The enzymes of the ubiquitylation pathway play a pivotal role in a number of cellular processes including regulated and targeted proteosomal degradation of substrate proteins. Three classes of enzymes are involved in the process of ubiquitylation; activating enzymes (E1s), conjugating enzymes (E2s) and protein ligases (E3s). UBE2Q1 is a member of the E2 conjugating enzyme family. Cloning of human UBE2Q1 was first described by Marenholz et al. (2001). UBE2Q1 shares 50-75% sequence identity to its homologues in, Mus musculus, Drosophila, C. elegans and Xenopus. Murine UBE2Q1 has a conserved sequence for ubiquitin binding shared by all the ubiquitin-conjugating enzymes and its NH2-terminal domain appears critical for the binding and internalization of cell surface galactosyltransferase 1 (GalT1) in embryonic stem cells. UBE2Q1 regulates GalT1-associated laminin-dependent embryonic cell adhesion and the formation of embryoid bodies (Wassler et al., 2008).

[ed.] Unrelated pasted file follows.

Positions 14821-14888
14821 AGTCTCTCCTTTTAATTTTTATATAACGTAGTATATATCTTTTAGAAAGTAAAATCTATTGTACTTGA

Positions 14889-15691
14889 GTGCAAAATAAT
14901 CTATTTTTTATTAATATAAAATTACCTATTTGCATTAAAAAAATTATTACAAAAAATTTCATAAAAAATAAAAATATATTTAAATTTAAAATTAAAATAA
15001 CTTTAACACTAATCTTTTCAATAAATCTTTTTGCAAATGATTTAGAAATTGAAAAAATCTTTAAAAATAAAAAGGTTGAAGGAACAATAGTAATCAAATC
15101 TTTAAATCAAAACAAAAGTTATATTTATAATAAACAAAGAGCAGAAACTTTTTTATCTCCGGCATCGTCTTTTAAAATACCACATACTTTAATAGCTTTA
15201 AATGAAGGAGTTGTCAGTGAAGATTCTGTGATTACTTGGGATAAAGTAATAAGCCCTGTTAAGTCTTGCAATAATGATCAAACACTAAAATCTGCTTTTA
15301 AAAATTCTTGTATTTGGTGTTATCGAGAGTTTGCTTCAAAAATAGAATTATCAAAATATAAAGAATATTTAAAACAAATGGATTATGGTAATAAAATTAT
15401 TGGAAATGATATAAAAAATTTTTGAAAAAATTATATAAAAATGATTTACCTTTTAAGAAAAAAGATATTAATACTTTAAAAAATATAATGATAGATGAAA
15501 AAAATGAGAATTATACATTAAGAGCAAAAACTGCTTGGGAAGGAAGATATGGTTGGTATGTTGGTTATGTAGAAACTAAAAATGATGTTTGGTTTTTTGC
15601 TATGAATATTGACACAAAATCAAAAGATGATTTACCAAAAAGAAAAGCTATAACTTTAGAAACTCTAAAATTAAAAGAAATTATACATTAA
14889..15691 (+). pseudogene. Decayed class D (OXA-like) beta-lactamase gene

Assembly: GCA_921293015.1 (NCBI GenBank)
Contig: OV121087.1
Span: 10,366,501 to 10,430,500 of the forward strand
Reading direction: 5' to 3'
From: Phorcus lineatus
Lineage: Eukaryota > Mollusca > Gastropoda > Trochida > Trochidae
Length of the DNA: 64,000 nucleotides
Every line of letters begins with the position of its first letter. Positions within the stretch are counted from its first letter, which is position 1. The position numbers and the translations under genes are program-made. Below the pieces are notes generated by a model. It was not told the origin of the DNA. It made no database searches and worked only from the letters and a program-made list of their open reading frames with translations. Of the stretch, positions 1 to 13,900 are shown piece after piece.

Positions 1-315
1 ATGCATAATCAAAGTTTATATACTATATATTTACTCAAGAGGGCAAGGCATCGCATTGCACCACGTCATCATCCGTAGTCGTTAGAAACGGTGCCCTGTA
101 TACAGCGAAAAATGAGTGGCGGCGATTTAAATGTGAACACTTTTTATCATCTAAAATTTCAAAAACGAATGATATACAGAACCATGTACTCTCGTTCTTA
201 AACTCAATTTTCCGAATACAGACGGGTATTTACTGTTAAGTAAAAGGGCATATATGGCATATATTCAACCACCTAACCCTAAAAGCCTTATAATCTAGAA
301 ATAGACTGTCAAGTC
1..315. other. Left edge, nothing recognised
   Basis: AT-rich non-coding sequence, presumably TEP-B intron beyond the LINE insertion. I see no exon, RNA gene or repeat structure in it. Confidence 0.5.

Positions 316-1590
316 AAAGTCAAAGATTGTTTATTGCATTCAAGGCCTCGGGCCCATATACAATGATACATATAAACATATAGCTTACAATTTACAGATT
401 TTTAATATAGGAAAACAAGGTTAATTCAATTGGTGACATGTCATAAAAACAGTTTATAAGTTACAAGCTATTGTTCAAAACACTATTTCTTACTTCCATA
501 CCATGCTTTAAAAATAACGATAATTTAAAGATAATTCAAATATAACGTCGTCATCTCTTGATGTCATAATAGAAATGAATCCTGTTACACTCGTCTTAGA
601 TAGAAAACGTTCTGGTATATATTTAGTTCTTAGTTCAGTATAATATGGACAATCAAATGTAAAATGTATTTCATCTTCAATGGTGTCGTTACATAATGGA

Marenholz I, Zirra M, Fischer DF, Backendorf C, Ziegler A, Mischke D (2001) Identification of human epidermal differentiation complex (EDC)-encoded genes by subtractive hybridization of entire YACs to a gridded keratinocyte cDNA library. Genome Res 11, 341-55.
Wassler MJ, Shur BD, Zhou W, Geng YJ (2008) Characterization of a novel ubiquitin-conjugating enzyme that regulates beta1,4-galactosyltransferase-1 in embryonic stem cells. Stem Cells 26, 2006-18.